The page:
The American debate over China policy is heating up. Last month, Foreign Affairs published an article by Charles Glaser calling on the U.S. to retreat from East Asian commitments as American power declines. In prominent publications ranging from the National Interest to the Atlantic, analysts argue that the U.S. should moderate its China policy for the opposite reason: Beijing is a paper tiger and doesn’t deserve this attention. Further out in the liberal mists, some blame hotheaded China hawks for violence against Asian-Americans and want a softer American China policy as a way of building community at home.
The pushback is understandable—the American discussion has moved very far, very fast. Council on Foreign Relations President Richard Haass has urged Washington to make a formal commitment to defend Taiwan against a Chinese attack, while George Soros has termed Xi Jinping the most dangerous enemy that open societies face. And Secretary of State Antony Blinken repeated his predecessor Mike Pompeo’s characterization of Beijing’s treatment of Chinese Uighurs as a “genocide.”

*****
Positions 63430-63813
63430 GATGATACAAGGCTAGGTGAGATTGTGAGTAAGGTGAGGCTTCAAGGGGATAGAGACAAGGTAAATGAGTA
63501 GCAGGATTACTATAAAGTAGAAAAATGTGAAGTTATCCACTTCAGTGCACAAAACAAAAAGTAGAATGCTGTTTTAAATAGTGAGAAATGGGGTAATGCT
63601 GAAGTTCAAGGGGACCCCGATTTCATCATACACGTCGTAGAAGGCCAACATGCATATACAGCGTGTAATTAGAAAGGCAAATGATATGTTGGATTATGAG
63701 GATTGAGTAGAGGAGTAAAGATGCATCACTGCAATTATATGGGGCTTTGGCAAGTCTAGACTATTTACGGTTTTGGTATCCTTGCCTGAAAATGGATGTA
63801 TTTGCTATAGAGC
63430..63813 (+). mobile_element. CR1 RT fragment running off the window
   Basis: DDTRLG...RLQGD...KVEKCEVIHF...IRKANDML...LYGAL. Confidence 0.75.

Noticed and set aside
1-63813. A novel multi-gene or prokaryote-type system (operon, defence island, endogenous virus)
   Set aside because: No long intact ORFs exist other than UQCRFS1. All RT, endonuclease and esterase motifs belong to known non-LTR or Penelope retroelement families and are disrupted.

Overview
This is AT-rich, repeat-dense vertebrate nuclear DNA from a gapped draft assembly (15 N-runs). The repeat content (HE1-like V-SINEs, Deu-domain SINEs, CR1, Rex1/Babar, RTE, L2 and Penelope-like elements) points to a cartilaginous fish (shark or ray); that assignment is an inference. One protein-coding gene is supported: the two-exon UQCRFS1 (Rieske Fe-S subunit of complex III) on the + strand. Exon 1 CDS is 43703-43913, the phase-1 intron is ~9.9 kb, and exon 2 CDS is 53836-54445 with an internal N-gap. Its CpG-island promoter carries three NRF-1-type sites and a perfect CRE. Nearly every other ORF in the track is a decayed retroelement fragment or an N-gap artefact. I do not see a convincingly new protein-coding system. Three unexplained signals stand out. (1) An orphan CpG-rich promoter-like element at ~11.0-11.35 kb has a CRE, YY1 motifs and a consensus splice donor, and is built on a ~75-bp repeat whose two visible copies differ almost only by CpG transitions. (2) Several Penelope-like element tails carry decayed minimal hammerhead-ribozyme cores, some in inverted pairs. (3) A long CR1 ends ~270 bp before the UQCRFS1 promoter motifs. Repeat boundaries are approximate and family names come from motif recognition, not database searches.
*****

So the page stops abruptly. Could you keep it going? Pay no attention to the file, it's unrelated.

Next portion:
The doves are right that something as consequential as U.S.-China policy should be thoroughly debated. They are right, too, that unless that policy stands on a realistic assessment of the costs and consequences, America could find itself committed to policies that voters at home and allies abroad might be unwilling to support when the going gets tough.
Read in the Wall Street Journal